Furthermore, more than 64kb of data can be obtained. 64kb of data can be repeatedly obtained without any discernable log entries. An attacker is likely to run the attack many times and see what can be obtained from the web server’s memory. Most likely, they’ll be able to obtain some usernames and passwords. However, in the last few weeks attackers have also demonstrated the ability to retrieve a private key.

Ultimately, the maddening thing about Heartbleed for the security community – is that we cannot understand how bad the security breaches can be. It’s unclear if anyone exploited the Heartbleed bug because exploiting this leaves no discernable trace. The best case scenario is that no one knew about the code bug and attack until recently.

The worst case scenario is that that many knew about the code problem – and years of Internet traffic have been exposed to nefarious parties. Regardless of what happened, in practice little can be done. The best approach is to patch OpenSSL, change all web server private keys, and recommend that all users change their passwords.

Impact on embedded systems
So far the focus has been on web servers. However, how does this translate to embedded? First, let’s examine how these problems translate to OpenSSL on embedded. And second, let’s investigate some of the underlying causes and how they translate to embedded systems.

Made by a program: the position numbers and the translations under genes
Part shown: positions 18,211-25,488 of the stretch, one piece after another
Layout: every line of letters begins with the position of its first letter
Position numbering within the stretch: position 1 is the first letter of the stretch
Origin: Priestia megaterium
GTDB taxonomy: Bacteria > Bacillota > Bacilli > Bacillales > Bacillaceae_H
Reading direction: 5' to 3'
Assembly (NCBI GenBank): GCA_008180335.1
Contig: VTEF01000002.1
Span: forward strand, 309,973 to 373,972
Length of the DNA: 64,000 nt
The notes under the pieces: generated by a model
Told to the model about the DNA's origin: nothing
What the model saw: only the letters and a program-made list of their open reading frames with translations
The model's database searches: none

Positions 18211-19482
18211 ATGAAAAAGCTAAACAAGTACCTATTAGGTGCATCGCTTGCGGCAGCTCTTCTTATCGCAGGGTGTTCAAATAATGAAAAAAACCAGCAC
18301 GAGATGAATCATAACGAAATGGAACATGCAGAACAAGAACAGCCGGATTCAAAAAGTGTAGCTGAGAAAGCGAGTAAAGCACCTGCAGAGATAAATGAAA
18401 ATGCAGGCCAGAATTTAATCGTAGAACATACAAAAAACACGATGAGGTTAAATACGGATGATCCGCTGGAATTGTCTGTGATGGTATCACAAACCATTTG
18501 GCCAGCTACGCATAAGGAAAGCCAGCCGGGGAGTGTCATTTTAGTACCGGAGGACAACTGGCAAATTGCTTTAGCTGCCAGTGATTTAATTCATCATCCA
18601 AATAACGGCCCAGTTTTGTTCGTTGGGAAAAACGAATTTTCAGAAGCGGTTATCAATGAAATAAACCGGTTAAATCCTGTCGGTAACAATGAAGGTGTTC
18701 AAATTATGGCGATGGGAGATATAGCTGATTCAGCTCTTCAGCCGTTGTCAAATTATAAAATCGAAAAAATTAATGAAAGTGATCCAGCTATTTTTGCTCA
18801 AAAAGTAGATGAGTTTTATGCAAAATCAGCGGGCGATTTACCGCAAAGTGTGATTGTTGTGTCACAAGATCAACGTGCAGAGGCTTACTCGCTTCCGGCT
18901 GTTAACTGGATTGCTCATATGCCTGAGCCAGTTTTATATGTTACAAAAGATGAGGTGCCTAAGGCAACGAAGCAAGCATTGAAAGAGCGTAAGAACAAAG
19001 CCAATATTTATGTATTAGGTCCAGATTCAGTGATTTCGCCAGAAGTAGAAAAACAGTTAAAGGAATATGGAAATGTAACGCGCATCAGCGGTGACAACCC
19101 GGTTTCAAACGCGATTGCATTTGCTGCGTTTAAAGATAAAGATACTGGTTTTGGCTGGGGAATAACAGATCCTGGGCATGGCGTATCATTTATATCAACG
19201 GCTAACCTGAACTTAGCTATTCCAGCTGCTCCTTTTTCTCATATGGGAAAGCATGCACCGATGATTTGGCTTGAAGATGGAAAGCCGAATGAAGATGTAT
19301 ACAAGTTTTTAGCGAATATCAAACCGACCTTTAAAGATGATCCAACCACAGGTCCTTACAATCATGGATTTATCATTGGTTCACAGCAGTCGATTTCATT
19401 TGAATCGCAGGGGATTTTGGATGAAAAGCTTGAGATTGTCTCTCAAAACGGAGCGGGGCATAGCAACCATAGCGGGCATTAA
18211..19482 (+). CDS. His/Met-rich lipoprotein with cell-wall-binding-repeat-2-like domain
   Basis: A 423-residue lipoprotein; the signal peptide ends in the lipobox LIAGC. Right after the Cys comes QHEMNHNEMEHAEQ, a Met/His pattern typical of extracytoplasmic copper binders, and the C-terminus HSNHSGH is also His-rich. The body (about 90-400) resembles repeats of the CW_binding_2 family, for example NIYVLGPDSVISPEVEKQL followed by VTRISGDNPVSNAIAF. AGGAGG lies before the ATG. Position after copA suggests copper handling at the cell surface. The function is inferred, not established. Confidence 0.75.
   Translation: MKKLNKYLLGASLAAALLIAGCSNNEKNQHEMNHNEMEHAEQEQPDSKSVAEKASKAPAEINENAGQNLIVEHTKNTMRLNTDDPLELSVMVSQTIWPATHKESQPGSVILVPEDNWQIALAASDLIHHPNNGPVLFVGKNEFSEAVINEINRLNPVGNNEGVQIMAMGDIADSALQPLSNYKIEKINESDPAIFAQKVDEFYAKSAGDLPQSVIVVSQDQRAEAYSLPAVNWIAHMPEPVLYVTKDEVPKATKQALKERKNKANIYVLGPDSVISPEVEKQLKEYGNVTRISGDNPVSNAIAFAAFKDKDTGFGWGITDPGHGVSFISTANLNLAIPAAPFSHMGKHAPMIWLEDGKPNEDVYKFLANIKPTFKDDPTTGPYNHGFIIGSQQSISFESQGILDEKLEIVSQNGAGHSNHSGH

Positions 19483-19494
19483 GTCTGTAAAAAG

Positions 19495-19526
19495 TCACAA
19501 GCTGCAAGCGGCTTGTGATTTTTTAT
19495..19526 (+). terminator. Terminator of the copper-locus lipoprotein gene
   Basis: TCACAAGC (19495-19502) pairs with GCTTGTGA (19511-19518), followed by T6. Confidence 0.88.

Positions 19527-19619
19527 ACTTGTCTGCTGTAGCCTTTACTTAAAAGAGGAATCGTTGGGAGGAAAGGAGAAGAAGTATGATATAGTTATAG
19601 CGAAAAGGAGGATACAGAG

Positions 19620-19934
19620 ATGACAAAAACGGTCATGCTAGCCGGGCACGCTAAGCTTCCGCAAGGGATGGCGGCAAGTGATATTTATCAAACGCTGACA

First, how are embedded systems with OpenSSL affected? The most pressing question for some is: my firmware contains a version of OpenSSL with the Heartbleed bug (versions 1.0.1 through 1.0.1f). Do I need to release a new firmware image? The answer is yes. If your embedded device is running a server using OpenSSL on the Internet – scanners will eventually find the device. And once found, critical data can be obtained from the device when the Heartbleed bug is exploited.

However, what if the embedded device instead only uses OpenSSL in its client capacity? Is there cause for concern?

Unfortunately, there is trouble with OpenSSL clients as well. There is a more complex attack called Reverse Heartbleed that can attack OpenSSL clients who try to connect to servers. While this attack is harder to accomplish than regular Heartbleed, it’s a good idea to update any firmware that uses OpenSSL for TLS.

These are just some general guidelines, but it may be worth having an audit instead. My company, among others, offer services to review embedded code and investigate what security risks exist in embedded designs.